Franchise agreement, dissolution
It often happens that a franchise formula ceases to exist. There may be various reasons for this. What often happens is that a franchise formula is taken over by another franchise formula in order to join forces and thus strengthen the market position. Such an acquisition can have a major impact on franchisees, as the franchisees of the acquired format are expected to honor their franchise agreement and – whether or not forced – to join the acquiring franchise format. Do the franchisees have to conform to their fate or do they have the option to choose their own course?
Prior to a franchisee’s decision to join a franchise formula, a franchisee often made many considerations, which ultimately led the franchisee to decide to opt for the relevant franchise formula and not for a competing franchise formula. This may be related to the culture or image of the formula, but also, for example, to the revenue model in combination with the floor space of the building in which the company is operated. Sometimes it is even just a matter of feeling or trusting a formula. The announcement by a franchisor that the formula to which the franchisees have committed themselves will cease to exist can also be a hard blow, especially if franchisees are requested to correctly and fully comply with the franchise agreement until the expiry date and to join the acquiring formula which may differ in many respects from the current formula.
Franchisees do not have to conform to their fate. There are options to dissolve the franchise agreement in such situations. A legally valid dissolution requires that there is default on the part of (in this case) the franchisor. The default generally only takes effect after the franchisor has been given notice of default by the franchisee and the franchisor has been given a reasonable period of time to take measures to bring the situation back into compliance with the franchise agreement. However, if it appears from communications from the franchisor that the franchise formula will cease to exist, a notice of default is not always required to allow the default to take effect. Franchisees who demand unaltered performance of the franchise agreement may, based on the law and jurisprudence, reasonably infer from such communications that the franchisor would fail to do so.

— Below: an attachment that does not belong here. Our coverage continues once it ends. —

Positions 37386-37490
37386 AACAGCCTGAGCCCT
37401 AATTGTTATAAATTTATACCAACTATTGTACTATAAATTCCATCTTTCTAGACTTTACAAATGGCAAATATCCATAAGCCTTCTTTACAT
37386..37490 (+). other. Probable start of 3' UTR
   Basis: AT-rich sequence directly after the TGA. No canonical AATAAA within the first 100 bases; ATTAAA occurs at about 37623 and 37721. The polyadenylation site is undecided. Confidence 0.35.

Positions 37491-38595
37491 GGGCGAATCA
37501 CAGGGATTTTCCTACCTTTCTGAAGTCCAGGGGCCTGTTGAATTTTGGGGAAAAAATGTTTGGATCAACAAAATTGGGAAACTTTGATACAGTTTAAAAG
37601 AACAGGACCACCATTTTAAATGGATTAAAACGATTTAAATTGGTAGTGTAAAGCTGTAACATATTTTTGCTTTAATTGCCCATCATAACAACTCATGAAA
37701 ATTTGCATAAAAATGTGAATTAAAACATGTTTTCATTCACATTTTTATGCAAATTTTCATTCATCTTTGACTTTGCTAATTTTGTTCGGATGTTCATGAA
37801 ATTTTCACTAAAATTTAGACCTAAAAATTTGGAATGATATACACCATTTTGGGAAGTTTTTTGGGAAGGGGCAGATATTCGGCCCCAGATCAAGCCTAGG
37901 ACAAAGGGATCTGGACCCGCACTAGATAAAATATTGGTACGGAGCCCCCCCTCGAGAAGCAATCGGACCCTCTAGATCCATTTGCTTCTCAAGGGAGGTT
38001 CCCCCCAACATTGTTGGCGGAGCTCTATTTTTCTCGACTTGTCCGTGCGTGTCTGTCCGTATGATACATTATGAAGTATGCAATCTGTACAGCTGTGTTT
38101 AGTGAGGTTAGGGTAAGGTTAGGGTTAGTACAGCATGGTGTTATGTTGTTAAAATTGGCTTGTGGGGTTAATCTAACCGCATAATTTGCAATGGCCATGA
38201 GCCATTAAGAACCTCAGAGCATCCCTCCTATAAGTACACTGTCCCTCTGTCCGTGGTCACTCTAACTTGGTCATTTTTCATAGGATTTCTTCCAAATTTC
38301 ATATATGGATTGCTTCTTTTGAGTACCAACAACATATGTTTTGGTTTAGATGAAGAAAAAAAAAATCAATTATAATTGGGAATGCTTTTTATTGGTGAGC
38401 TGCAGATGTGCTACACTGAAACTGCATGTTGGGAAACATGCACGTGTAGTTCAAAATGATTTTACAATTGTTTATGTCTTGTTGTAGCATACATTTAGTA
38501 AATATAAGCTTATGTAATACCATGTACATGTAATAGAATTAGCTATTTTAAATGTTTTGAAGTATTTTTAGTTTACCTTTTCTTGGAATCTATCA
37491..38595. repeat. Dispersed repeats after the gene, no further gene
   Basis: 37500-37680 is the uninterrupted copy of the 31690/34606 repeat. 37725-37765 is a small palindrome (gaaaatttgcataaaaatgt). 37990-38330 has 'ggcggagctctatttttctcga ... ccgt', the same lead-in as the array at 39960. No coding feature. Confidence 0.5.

It is also required for a legally valid dissolution that it is sufficiently plausible that the franchisor has failed to fulfill one of the obligations under the franchise agreement. Implementing unilateral policy changes that are so far-reaching for franchisees can, according to case law, already lead to such a shortcoming. The fear of franchisees that the franchisor will make little or no effort to keep the formula in the market at the same level as before may then be justified. Compliance with the franchise agreement cannot therefore be required of franchisees in those cases.
Ludwig & Van Dam franchise attorneys, franchise legal advice